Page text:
And on the Sabbath day we went out of the city to the riverside, where prayer was customarily made; and we sat down and spoke to the women who met there. Now a certain woman named Lydia heard us. She was a seller of purple from the city of Thyatira, who worshiped God. The Lord opened her heart to heed the things spoken by Paul. And when she and her household were baptized, she begged us, saying, “If you have judged me to be faithful to the Lord, come to my house and stay.” So she persuaded us. (Acts 16:13-15)

There is no doubt that Paul preached the Gospel of Christ to Lydia and her household. But what MUST that teaching have included? It must have included Jesus' teaching on the necessity of baptism.

The Philippian Jailer

Acts 16 also includes the conversion of the Philippian jailer. When God opened the doors to the prison for Paul and Silas, we see that the jailer was about to kill himself (verse 27). Paul admonished him to do himself no harm. The jailer then asked them a question much like the one asked on Pentecost: "Sirs, what must I do to be saved?" (verse 30). We are then told that Paul told him to believe on the Lord Jesus Christ. We have already discussed that this belief must be an ACTIVE belief. Note what happened when the Gospel was preached:

Then they spoke the word of the Lord to him and to all who were in his house.
And he took them the same hour of the night and washed their stripes. And
immediately he and all his family were baptized. Now when he had brought them
into his house, he set food before them; and he rejoiced, having believed in God
with all his household. (Acts 16:32-34)

If part of what Paul taught them was NOT the importance of baptism, why the urgency (they were immediately baptized)? At what point did the jailer rejoice and at what point was he counted as "having believed in God with all his household"? It was AFTER his baptism.

Conversions at Corinth

Acts 18 shows us the conversions of Crispus, ruler of the synagogue at Corinth, and many of the Corinthians. The Scripture very simply describes their conversion: "Then Crispus, the ruler of the synagogue, believed on the Lord with all his household. And many of the Corinthians, hearing, believed and were baptized" (Acts 18:8).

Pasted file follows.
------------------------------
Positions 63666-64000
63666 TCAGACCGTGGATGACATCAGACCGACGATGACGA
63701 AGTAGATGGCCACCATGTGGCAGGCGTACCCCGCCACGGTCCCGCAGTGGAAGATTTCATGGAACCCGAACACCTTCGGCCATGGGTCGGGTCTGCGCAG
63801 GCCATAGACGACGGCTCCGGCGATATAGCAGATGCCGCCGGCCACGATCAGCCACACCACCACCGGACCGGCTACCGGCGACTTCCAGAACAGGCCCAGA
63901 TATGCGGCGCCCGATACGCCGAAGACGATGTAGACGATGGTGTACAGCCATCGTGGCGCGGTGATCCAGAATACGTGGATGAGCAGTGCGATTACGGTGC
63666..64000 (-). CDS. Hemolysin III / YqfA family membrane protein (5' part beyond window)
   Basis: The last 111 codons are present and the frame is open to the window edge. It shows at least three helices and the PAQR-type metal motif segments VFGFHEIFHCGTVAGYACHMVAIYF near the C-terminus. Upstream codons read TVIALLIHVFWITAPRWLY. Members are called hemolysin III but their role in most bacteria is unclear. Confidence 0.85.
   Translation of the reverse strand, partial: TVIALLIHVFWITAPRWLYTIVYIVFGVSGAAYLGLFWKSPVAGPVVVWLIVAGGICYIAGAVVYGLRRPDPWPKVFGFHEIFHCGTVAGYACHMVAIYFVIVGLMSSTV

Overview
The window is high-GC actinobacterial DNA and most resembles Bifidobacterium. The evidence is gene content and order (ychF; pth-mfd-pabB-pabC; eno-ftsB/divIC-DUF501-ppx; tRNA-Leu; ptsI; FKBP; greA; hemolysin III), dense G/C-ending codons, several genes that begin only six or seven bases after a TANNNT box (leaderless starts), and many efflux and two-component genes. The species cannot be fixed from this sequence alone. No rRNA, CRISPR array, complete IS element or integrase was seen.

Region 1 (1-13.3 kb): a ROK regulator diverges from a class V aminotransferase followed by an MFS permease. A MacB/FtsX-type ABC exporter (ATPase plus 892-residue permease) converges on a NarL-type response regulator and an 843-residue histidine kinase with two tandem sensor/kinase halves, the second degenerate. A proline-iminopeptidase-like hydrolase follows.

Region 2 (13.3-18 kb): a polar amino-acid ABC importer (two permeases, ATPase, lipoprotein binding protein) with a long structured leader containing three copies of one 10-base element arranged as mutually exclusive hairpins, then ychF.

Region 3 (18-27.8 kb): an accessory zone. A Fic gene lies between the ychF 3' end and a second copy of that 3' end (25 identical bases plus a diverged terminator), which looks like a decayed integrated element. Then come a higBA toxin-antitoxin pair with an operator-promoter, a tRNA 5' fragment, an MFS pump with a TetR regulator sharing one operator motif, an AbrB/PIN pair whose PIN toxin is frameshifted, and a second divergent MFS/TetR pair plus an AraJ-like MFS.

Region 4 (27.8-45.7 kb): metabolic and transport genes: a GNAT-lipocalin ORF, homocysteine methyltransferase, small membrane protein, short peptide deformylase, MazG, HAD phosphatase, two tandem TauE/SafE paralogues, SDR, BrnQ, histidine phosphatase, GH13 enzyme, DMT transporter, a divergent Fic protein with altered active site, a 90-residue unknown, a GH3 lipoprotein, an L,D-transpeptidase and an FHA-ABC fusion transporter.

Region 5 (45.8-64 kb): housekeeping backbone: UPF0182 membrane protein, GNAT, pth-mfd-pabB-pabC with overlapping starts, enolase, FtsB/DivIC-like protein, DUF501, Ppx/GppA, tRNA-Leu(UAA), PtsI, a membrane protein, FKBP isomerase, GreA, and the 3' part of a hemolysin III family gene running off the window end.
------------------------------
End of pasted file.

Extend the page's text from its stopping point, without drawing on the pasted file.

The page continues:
We have already seen what happened when Lydia and the Philippian jailer "believed with all [their] household." We can very safely infer that baptism occurred in the household of Crispus, as well. What better illustration of Mark 16:16 than what we see the Corinthians doing here?

The book of Acts is a history of the first century church of our Lord. Every conversion recorded in that book includes baptism. If we are seeking to serve our Lord as the Christians in the first century did, how can we deny that baptism is necessary and essential for salvation with "so great a cloud of witnesses" testifying to its necessity?

Next, we will examine the "why" of the necessity of baptism for salvation.

Monday, January 26, 2009

The Truth and Salvation (Part III)

As mentioned previously, many in our religious world stop at confession as a means to salvation. That is, they would have us believe that all you have to do is confess your faith in Jesus Christ and you will be granted salvation. This is usually couched in language such as "accepting Jesus Christ as your personal Savior." Undoubtedly, one has to accept that Jesus is the only means to salvation, as is revealed by Peter in Acts 4:12: "Nor is there salvation in any other, for there is no other name under heaven given among men by which we must be saved.” However, doesn't this also mean that we can only come to salvation by the means that HE has prescribed?

The Truth reveals to us that Jesus never said that all one has to do is confess Him as Lord and Savior in order to receive salvation. Furthermore, the apostles never wrote by inspiration that confession is all that is necessary. The condition of being lost means that one is still "in his sins" and that his sins have separated him from God. It was through the shedding of the blood of Christ that forgiveness of sins was made available to mankind. So, how is this blood applied or where is it contacted so that man's sins are taken away? It is on one "landmark event": baptism in water.

Again, many in our religious world today will tell us that baptism is NOT necessary for salvation. They will tell us that baptism is recommended, but that it is merely an "outward sign of an inward change." That is, they would have us believe that salvation has already taken place and that baptism is merely a "declaration" of salvation. But is that what the Truth reveals about baptism?

The word "baptize" or a derivative thereof (baptized, baptizes, baptism) in reference to water baptism occurs more than 60 times in the New Testament. This volume alone should indicate to us that baptism is important to God. Let's look at what Jesus Himself said about baptism (emphasis mine):

  • Mark 16:15-16 - And He said to them, “Go into all the world and preach the gospel to every creature. He who believes and is baptized will be saved; but he who does not believe will be condemned.